Reducing Food Waste from Farm to Table – April 21
Author: Emily Menshew
According to a recent report from Washington State University and University of Washington, Spokane County leads Washington state in per capita food waste—averaging 170 pounds of wasted food per person annually. As highlighted in this story from KHQ, food waste not only raises an environmental concern, but an economic one. Many of the individuals and families served by Second Harvest simply can’t afford to throw away hundreds of pounds of food each year.
To serve more people facing hunger and reduce waste, Second Harvest’s Food Sourcing team works closely with farmers, producers and retailers to rescue nutritious food to share with neighbors in need.
About 25% of the food we source comes directly from farms and ranches. Second Harvest pays a small fee to reimburse the farmer for the cost of getting the food out of the field and onto a truck. This allows us to then distribute that food to people who are food insecure, rather than letting it go to waste.
We also rescue produce and other items from local grocery stores. This food is still perfectly edible, but it may not meet retail standards for a variety of reasons. It may be the wrong size or color but still has nutritional value. We offer this food a second home; making sure it gets to people experiencing hunger and stays out of landfills. In 2022, Second Harvest’s Grocery Rescue program brought in over 10 million pounds of food from 180 different store locations, making it our largest source of food donations.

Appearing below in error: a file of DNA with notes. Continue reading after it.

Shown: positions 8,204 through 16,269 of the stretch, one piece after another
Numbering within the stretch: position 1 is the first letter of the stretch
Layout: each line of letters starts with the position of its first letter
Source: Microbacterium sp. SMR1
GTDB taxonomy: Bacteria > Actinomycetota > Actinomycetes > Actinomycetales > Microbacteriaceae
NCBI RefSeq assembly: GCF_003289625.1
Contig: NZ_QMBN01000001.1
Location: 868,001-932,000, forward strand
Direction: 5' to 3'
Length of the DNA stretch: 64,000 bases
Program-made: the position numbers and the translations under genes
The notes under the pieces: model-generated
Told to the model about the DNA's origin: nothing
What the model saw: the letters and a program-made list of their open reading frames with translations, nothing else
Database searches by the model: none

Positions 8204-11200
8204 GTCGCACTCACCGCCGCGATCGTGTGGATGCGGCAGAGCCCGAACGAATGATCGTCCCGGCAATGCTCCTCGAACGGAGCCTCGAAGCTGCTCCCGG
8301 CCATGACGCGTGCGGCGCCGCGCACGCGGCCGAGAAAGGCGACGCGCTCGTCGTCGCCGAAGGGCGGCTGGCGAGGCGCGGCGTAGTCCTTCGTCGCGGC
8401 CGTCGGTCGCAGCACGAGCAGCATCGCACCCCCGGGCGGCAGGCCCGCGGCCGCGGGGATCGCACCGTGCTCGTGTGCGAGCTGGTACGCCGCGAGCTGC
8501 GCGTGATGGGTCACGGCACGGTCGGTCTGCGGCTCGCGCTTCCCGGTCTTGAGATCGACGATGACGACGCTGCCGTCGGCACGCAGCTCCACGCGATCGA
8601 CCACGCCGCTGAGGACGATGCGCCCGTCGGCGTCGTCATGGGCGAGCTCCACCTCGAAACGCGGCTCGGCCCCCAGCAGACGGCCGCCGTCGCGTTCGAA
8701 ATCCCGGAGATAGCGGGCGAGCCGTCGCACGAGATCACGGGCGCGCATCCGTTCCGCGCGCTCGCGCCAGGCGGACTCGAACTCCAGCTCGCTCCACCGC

Fortunately, we serve an agriculturally-rich region, allowing us to receive a steady supply of fresh produce like apples, onions and potatoes from agriculture partners year-round. Second Harvest gets first dibs on local produce, then works through partnerships with Feeding America and Feeding the Northwest to move excess products to areas of need across the country. These partnerships also enable Second Harvest to secure foods like avocados and grapes from California, providing a greater variety of nutritious foods for people facing hunger throughout the Inland Northwest.
Given the nature of food sourcing at Second Harvest, it can be hard to predict what kinds of items will be available at any given point. Providing clients with nutrition education helps them become familiar with the food they receive, so they can reap the nutritional benefits before it spoils. In addition to offering free cooking classes at our teaching kitchen in Spokane, our nutrition educators work to provide samples and recipes to clients at Mobile Market food distributions and pantries within our agency network. Sampling helps to reduce food waste by making sure clients leave with a recipe they can prepare easily with some of the food they received that day.
For a seasonal produce guide, recipes and info about our Nutrition Education program, please visit secondharvestkitchen.org.
To learn more about reducing household food waste, visit: ecology.wa.gov/Waste-Toxics/Reducing-recycling-waste/Waste-reduction-programs/Organic-materials/Food-waste-prevention